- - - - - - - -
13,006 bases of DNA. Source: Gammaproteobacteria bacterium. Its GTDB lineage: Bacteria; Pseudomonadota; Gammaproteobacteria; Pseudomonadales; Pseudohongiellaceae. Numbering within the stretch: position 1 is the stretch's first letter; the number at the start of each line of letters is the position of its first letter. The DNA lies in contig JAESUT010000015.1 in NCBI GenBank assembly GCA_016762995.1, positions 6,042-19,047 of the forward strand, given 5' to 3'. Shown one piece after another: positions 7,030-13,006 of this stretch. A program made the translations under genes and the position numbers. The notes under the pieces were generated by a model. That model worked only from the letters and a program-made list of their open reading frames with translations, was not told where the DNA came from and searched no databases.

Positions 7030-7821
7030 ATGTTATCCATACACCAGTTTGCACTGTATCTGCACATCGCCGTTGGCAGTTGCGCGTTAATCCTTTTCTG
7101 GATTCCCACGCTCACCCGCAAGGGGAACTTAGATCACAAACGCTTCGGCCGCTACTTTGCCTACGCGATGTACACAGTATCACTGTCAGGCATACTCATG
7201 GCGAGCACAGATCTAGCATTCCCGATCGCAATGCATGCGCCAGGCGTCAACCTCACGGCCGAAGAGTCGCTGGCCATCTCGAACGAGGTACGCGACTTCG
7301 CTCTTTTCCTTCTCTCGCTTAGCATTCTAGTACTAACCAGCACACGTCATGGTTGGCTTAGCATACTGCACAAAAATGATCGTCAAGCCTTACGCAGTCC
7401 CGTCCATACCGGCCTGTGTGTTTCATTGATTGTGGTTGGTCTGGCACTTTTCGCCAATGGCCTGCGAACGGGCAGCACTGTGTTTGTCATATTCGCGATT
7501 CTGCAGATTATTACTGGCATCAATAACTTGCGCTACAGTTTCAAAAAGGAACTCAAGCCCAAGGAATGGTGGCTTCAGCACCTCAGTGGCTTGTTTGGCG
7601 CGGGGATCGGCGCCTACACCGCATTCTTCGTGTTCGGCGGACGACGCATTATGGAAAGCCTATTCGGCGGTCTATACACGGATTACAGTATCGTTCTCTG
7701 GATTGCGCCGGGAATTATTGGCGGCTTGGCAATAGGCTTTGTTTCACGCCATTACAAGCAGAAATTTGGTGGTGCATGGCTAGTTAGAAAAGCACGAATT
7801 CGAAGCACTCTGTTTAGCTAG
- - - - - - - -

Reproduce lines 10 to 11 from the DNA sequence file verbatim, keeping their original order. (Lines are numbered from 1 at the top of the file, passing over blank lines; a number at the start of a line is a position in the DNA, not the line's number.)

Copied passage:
7701 GATTGCGCCGGGAATTATTGGCGGCTTGGCAATAGGCTTTGTTTCACGCCATTACAAGCAGAAATTTGGTGGTGCATGGCTAGTTAGAAAAGCACGAATT
7801 CGAAGCACTCTGTTTAGCTAG